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There are many myths about what makes good writing. Here I debunk three of them…

1. Good writing needs to be grammatically correct.

Not always. Controversial? Not particularly – just common sense. Take another look at those three sentences you’ve just read. Every textbook of English grammar states that a sentence needs to contain a main verb, yet those sentences do not have a single verb amongst them (main or otherwise). Did that stop you understanding them? I doubt it. I am not saying that we should throw the rules of our language out of the window and burn them all on the bonfire while we dance around it wearing bear skins. As a general rule, standard English is the way to go.

But (and how dare I start a sentence or a paragraph with a conjunction!) there are times when we can bend or ignore the rules. There is indeed wonderful beauty in the standard English rhythm of Dickens’ “It was the best of times; it was the worst of times.” (A Tale of Two Cities) but there is also beauty in the truth of the words, “I’m pore, I’m black, I may be ugly and can’t cook, a voice say to everything listening. But I’m here.” (The Color Purple, Alice Walker). Celie’s voice couldn’t talk to us in standard English – it wouldn’t be true. So that is writing myth #1.

2. I need to write in lots and lots of detail.

There is no need to describe every person, place and thing in exact detail. When you’re tempted to use description, ask yourself these two questions: Does this detail move the story forward? Does this detail give the reader vital information about the characters and the characters’ world?
If it does at least one of those things, keep it. If it does neither, lose it. Try to flick a switch in your brain to read it not as the writer but as a reader. Do you feel at all patronised by anything? Do you find yourself saying, ‘Well, of course the leaves on that tree are green. Of course they are moving and making a noise in the wind.’ You only need to mention details such as colour or noise if they are unusual. If you show that your character is outside and is watching a tree in a stiff breeze, your reader will ‘get’ that the leaves are moving about and making an appropriate noise…and will almost certainly picture green leaves. Give him/her some credit. Writing myth #2.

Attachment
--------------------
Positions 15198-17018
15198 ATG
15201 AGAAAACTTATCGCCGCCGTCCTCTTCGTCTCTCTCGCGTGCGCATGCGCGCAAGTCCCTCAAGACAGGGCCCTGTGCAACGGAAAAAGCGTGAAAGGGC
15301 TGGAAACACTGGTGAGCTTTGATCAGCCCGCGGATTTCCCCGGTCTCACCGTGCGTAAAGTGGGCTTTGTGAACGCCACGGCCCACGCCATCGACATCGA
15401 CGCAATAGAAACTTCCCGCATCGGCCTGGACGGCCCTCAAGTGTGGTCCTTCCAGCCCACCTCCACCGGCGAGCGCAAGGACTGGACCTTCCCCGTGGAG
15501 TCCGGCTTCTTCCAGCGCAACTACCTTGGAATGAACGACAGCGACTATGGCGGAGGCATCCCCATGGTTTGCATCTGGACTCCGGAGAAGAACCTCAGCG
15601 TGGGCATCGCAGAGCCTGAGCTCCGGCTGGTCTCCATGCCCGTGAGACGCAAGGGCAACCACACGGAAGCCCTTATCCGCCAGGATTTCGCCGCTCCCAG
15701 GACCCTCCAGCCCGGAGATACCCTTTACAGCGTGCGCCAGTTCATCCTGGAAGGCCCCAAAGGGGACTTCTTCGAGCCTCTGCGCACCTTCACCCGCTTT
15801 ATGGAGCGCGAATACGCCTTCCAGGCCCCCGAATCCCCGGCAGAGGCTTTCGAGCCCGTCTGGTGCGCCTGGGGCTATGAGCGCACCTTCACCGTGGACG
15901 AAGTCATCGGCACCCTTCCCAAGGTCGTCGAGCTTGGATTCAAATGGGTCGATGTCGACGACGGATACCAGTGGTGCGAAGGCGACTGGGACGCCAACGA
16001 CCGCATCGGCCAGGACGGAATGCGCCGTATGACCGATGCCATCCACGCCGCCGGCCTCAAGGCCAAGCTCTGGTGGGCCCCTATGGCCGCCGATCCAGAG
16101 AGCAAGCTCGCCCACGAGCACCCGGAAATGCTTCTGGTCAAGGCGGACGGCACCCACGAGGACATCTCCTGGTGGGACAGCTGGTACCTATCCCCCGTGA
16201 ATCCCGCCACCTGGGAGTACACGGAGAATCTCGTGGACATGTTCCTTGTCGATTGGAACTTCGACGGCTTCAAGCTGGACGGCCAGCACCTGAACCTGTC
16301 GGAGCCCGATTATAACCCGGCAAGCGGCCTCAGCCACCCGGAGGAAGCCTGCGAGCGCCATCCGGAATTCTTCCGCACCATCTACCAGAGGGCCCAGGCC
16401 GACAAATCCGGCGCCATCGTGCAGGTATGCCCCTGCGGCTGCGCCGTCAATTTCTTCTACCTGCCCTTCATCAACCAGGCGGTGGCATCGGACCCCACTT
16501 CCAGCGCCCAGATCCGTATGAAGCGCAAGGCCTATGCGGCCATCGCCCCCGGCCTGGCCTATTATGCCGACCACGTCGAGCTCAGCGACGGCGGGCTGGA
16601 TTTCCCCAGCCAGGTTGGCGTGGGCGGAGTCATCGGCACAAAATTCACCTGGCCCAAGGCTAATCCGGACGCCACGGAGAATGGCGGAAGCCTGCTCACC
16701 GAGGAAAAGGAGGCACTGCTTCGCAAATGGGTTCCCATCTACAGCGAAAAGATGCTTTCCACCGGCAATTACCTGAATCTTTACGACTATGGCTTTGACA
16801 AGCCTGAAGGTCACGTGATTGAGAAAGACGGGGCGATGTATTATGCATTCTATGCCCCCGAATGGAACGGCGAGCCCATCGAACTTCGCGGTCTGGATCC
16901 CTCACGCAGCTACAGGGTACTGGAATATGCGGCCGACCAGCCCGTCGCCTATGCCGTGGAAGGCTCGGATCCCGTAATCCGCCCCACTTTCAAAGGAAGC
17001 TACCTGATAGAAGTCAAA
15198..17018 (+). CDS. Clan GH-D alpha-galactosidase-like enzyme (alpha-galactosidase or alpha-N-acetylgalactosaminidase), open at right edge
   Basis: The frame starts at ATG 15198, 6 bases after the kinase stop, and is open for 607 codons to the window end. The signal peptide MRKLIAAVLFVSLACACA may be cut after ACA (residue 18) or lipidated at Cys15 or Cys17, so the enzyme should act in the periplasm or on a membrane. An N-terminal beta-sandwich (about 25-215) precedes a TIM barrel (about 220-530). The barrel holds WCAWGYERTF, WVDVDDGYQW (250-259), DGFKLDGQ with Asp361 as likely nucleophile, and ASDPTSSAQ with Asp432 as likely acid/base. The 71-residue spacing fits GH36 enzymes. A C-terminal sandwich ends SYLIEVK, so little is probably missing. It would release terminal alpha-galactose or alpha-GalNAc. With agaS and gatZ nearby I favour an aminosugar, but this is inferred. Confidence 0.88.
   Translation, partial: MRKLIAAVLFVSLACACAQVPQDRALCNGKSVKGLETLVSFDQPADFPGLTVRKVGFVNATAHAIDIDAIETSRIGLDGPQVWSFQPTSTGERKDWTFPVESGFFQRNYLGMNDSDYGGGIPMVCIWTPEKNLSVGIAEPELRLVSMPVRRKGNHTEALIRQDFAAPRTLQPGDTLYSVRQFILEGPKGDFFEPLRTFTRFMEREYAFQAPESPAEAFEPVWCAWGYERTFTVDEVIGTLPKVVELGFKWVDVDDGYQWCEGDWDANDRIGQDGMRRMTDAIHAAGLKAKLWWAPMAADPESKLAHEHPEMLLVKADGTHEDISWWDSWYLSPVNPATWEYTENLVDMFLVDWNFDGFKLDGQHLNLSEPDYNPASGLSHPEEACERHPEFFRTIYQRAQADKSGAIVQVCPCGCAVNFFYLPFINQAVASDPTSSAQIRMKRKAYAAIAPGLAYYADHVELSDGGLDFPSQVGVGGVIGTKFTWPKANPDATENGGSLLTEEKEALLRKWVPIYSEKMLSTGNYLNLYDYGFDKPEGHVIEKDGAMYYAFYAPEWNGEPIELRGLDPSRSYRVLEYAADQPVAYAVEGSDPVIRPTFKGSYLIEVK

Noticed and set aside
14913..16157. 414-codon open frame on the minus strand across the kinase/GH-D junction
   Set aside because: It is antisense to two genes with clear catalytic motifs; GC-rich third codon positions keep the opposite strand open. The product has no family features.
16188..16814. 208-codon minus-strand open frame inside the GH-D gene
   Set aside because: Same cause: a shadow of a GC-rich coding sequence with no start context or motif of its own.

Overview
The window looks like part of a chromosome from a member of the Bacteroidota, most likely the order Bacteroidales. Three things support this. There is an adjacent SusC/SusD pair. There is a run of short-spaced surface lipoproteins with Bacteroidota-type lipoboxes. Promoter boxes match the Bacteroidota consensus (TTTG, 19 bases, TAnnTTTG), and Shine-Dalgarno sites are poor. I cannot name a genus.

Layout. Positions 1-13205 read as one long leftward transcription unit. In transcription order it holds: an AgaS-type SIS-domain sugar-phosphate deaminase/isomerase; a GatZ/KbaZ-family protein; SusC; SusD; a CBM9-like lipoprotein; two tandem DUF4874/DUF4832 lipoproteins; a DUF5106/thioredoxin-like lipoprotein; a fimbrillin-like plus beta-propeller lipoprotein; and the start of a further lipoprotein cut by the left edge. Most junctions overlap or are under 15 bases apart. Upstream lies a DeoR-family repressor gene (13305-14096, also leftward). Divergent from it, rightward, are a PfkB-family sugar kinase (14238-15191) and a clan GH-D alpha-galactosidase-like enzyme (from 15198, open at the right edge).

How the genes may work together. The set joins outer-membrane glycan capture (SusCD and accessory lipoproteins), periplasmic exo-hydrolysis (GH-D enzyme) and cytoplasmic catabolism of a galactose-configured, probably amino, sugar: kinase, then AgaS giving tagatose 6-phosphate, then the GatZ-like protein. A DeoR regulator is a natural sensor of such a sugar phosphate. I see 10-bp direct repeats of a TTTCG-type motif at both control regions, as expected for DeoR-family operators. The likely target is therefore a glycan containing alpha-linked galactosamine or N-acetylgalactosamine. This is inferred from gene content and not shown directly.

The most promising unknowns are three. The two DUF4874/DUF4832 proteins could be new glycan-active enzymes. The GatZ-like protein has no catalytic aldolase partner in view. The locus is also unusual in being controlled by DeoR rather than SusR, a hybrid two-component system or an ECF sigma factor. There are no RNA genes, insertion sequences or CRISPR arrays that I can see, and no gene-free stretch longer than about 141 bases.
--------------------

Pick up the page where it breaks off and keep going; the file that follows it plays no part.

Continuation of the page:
3. I need to use lots of unusual words and long sentences so that it doesn’t sound simplistic.

There’s a world of difference between simplistic and simple. Simplistic is bad. Simple is good. Avoiding swallowing a combined edition dictionary and thesaurus does not make your writing simplistic. Treating your reader as if s/he is stupid makes it simplistic (see the above note about too much detail). Simple is beautiful. Simple doesn’t tangle your reader in sentences which use three different types of subordinate clauses plus an embedded clause (and no, it’s not desperately important whether you know what they are or not). Simple doesn’t leave your reader baffled because you’ve used three words in a row s/he doesn’t know. Simple writing lets your reader read it without drawing attention to itself. Your reader is free to enjoy the story. Simple! Writing myth #3.

So what am I really telling you?

Good writing serves the reader, not the writer. How can you engage your reader in the story? How can you make your characters come alive and dance for their audience? Anticipate what the reader will want, then give it to them (though tease them now and again by making them wait a while for answers). The reader isn’t thinking ‘How can I admire this writer?’ but ‘Am I enjoying this story?’ That, dear reader, is the crux of it – write so that your reader enjoys the story.

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